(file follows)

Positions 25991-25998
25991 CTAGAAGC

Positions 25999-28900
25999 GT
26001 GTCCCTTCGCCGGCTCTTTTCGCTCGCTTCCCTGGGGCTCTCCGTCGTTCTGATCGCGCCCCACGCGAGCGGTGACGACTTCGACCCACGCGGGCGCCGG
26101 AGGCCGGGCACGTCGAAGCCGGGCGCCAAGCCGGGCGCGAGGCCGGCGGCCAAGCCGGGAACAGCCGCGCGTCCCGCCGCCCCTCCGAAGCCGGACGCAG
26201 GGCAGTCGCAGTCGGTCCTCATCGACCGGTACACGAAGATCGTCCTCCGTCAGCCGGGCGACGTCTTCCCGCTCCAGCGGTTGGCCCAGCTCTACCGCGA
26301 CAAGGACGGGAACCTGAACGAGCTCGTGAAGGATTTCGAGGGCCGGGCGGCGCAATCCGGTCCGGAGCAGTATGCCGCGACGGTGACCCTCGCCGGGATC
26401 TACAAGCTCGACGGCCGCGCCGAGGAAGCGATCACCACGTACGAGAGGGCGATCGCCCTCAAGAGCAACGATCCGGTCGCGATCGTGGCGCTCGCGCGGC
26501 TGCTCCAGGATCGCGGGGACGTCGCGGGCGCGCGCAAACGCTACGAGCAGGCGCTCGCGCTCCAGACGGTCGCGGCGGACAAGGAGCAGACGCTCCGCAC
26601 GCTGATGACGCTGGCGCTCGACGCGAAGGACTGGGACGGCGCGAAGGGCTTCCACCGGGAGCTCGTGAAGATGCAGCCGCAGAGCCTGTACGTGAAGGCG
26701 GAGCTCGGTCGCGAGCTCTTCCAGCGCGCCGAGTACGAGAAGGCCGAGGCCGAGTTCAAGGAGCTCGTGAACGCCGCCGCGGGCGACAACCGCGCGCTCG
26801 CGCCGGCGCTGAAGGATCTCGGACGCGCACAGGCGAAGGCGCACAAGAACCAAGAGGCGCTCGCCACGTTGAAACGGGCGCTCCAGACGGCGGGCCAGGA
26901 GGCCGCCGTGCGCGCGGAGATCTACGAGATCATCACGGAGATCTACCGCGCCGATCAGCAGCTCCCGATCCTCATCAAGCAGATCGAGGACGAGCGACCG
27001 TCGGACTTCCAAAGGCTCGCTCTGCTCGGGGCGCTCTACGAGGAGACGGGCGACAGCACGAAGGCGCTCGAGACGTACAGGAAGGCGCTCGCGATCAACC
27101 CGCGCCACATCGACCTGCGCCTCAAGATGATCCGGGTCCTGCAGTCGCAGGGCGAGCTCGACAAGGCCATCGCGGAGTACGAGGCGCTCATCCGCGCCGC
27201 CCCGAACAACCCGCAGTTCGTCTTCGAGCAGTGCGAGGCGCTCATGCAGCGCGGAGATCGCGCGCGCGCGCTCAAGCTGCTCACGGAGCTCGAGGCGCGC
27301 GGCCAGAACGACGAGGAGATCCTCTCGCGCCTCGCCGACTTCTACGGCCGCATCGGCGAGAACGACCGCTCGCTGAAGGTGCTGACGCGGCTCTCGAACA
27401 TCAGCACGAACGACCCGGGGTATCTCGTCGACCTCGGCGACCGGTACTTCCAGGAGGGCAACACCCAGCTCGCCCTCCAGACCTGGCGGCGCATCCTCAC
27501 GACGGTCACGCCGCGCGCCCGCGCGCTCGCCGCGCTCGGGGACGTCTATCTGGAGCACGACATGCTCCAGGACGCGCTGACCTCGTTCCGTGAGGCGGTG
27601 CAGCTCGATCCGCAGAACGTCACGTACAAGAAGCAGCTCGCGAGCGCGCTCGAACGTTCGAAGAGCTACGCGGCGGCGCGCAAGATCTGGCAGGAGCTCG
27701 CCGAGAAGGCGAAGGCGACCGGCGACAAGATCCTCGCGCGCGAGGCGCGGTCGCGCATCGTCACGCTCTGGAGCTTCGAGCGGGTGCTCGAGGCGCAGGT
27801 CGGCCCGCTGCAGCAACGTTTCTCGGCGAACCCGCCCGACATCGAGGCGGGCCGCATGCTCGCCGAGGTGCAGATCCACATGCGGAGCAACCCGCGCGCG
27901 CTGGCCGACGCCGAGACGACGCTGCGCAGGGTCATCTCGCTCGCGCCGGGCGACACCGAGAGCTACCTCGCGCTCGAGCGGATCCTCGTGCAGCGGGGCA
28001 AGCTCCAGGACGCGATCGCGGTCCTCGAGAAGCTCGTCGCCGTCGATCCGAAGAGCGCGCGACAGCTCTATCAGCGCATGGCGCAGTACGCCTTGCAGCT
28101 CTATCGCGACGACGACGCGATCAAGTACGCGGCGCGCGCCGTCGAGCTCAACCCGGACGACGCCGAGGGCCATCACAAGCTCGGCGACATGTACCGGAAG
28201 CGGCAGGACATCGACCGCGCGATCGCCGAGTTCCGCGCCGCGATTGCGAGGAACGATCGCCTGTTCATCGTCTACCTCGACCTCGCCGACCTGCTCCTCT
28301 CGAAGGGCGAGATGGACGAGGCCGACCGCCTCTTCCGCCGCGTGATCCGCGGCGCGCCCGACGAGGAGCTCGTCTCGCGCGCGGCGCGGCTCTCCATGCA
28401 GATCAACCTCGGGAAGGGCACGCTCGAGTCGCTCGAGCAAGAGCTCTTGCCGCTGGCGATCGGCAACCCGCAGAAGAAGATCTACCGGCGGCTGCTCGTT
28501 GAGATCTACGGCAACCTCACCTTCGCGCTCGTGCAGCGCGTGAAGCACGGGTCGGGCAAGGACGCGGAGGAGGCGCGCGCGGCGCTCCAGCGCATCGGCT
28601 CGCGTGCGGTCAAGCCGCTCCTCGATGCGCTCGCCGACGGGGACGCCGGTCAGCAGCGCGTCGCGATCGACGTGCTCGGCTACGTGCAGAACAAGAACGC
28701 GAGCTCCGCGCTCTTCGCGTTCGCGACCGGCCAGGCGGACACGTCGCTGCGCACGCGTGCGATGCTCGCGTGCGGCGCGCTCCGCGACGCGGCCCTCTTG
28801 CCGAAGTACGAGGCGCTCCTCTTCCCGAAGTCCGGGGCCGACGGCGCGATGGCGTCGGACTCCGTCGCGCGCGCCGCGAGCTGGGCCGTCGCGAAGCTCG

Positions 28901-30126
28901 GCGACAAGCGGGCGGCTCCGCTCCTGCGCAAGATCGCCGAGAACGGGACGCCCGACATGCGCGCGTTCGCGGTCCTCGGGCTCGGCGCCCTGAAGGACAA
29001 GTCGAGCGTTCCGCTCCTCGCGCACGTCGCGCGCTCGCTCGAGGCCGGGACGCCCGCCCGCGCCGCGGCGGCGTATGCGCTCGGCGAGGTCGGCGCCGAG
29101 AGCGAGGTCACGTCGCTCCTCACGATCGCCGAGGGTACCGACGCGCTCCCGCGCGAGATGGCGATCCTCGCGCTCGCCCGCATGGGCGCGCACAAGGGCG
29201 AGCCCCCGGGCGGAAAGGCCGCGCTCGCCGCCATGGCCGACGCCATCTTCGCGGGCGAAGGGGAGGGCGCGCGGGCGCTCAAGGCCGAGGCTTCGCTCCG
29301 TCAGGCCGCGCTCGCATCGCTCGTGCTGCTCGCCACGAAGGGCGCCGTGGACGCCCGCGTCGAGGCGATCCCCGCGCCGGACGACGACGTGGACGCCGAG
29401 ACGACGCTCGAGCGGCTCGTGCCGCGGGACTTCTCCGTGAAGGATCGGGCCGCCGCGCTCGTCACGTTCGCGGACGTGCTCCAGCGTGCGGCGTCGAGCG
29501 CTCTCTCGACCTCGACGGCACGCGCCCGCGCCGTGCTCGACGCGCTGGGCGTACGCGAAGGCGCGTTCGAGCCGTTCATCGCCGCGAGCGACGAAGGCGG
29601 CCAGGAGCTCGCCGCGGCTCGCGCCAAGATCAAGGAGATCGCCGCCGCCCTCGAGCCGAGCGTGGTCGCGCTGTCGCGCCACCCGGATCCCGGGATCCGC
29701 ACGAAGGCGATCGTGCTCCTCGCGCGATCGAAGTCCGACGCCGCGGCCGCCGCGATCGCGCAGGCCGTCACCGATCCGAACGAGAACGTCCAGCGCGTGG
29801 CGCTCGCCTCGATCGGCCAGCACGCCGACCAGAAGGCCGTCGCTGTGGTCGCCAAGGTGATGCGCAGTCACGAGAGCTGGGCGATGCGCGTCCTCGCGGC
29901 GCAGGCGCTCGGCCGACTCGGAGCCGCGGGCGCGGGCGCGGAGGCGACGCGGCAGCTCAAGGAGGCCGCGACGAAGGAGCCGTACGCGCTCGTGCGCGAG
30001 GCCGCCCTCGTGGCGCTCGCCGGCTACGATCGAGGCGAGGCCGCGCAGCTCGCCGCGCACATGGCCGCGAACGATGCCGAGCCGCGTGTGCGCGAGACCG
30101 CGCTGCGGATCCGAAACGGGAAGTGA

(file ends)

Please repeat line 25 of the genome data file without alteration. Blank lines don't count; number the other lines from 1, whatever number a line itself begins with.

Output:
28001 AGCTCCAGGACGCGATCGCGGTCCTCGAGAAGCTCGTCGCCGTCGATCCGAAGAGCGCGCGACAGCTCTATCAGCGCATGGCGCAGTACGCCTTGCAGCT